Wow, it’s Karl

Was Karl Robinson really Tiger’s ‘wow’ appointment? Who knows? We don’t know the scope of his ambition; where ‘wow’ begins and ends. Maybe he was thinking about Patrick Kluivert or maybe someone decidedly more down to earth. Like an erratic firework, a wow appointment could have seen us sparkle in the sky or blow up in our faces.

It was an unfortunate phrase, because there’s no such thing as a wow appointment, every manager carries a risk, virtually no manager has universal appeal – unless its Pep Guardiola (or whoever’s the de facto best coach in the world at that time) or a returning hero (think: Bobby Robson at Newcastle). The only genuine wow appointment for us would have been Michael Appleton.

It was quite conceivable that Tiger would try to appoint a ‘name’, quite a few were bandied about – Frank Lampard, Steven Gerrard, Sven Goran Eriksson, Jaap Stam. Any of those would have been a coup, it would have given Tiger and the club plenty of exposure, but ultimately it would have been a vanity appointment; Eriksson’s farcical reign at Notts County and Teddy Sheringham’s disastrous career at Stevenage should act as a sobering reminder of what typically comes of these appointments.

The idea of David Unsworth or Craig Bellamy would have been very Darryl Eales style appointments. Young, ambitious and thoughtful coaches looking to break into the next stage of their management career. Superficially, these would have followed the mould of Michael Appleton, although that ignores the fact Appleton already had experience as a manager before he came to us.

Whether Tiger was just a bit too liberal with his hyperbole, or whether his ambition was tethered somewhere along the way, Karl Robinson represents a good appointment for us. He has nearly 10 years managerial experience and he’s still only 37. He has a decent track record of success. So, while no managerial appointment is devoid of risk, Robinson is as good a fit as we could hope for.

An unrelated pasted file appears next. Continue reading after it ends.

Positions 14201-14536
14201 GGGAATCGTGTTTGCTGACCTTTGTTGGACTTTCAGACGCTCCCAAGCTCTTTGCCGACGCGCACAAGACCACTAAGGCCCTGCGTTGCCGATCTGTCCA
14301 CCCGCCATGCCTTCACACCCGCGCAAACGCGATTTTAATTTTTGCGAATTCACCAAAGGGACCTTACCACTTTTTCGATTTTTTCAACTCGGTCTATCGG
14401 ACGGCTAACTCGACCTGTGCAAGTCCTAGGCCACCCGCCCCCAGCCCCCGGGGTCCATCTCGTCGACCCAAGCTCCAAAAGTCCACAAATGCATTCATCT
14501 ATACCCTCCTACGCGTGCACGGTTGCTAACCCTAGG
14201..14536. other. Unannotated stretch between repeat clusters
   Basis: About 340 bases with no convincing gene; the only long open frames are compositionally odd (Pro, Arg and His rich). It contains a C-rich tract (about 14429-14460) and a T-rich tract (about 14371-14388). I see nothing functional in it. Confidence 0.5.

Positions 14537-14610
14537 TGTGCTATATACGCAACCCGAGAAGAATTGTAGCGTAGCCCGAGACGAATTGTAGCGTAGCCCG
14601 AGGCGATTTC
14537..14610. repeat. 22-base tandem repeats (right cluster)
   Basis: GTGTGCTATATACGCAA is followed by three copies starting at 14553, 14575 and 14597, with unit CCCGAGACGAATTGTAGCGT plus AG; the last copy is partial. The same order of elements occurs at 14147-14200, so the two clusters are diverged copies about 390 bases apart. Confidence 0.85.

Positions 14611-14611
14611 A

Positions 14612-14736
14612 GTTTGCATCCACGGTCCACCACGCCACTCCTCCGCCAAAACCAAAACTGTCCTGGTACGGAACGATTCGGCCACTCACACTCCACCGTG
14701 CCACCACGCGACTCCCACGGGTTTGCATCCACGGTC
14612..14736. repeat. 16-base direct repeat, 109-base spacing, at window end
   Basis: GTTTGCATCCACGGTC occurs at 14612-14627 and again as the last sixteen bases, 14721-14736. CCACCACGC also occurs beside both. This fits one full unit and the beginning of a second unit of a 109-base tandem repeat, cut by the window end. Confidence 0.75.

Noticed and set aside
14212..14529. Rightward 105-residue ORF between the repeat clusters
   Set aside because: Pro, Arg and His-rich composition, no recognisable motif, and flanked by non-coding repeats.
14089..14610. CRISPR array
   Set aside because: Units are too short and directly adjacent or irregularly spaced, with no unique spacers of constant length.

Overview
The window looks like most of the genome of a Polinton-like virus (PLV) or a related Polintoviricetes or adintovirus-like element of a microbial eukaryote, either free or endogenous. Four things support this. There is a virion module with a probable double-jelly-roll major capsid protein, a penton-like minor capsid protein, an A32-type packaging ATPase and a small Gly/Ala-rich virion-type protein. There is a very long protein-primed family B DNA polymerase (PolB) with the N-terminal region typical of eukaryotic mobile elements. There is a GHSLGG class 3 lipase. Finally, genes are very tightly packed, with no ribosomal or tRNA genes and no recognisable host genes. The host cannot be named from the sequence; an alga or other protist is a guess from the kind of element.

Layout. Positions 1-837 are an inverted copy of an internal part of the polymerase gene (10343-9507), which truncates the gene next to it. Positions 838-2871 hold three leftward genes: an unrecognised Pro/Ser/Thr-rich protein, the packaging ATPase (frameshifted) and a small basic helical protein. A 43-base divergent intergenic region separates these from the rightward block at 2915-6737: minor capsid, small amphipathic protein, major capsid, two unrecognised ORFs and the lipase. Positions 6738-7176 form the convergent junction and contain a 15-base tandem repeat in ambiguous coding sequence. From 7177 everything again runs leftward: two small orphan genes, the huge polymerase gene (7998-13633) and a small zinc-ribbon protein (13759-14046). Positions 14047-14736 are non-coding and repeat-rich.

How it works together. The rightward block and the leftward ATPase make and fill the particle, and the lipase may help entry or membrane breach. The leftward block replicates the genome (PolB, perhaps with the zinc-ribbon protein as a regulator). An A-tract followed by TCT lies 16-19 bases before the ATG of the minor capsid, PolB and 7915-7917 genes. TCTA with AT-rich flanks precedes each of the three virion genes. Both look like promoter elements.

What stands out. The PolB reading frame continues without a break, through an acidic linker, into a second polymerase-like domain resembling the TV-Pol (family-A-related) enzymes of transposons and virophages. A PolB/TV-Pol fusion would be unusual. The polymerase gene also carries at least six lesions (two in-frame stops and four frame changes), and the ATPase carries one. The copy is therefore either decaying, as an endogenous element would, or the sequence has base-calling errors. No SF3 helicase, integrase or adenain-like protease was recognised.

The next step for Tiger in gaining the confidence of the fans, is establishing a stable, well-funded, foundation on which Robinson can do his work. For all the machinations around MK Dons, their owner runs his club well and Robinson thrived in such an environment.

It’s more than just opening a cheque book; the executive team needs sorting; managing director Niall McWilliams has been absent throughout the management debacle, we can’t have this dithering when signing players. Either Tiger takes over that role, empowers the current incumbent or brings in someone he trusts to do his bidding, but it doesn’t look sustainable at the moment.

There’s work to be done, but that’s in the future. Robinson is a good resolution of a painfully drawn out process; a good start for Tiger. Perhaps we can start thinking about football again.

The aftermath (part one)

I can’t quite yet proclaim myself to be ‘hollow’ or ‘devastated’ as some have since Wednesday. I can’t, however, seem to shake a certain fug. Perhaps it’s the abruptness of the season’s end, perhaps it’s simple overload from Wednesday but something isn’t right.

Where do we go from here, seems to be a common theme. Plenty of unknowns seem to be floating around. Nobody was prepared to fail, I know I wasn’t. So where do we go from here? Well, why not start by assessing where ‘here’ is starting at the top and the management team of (broadly) Nick Merry, Jim Smith and Darren Patterson.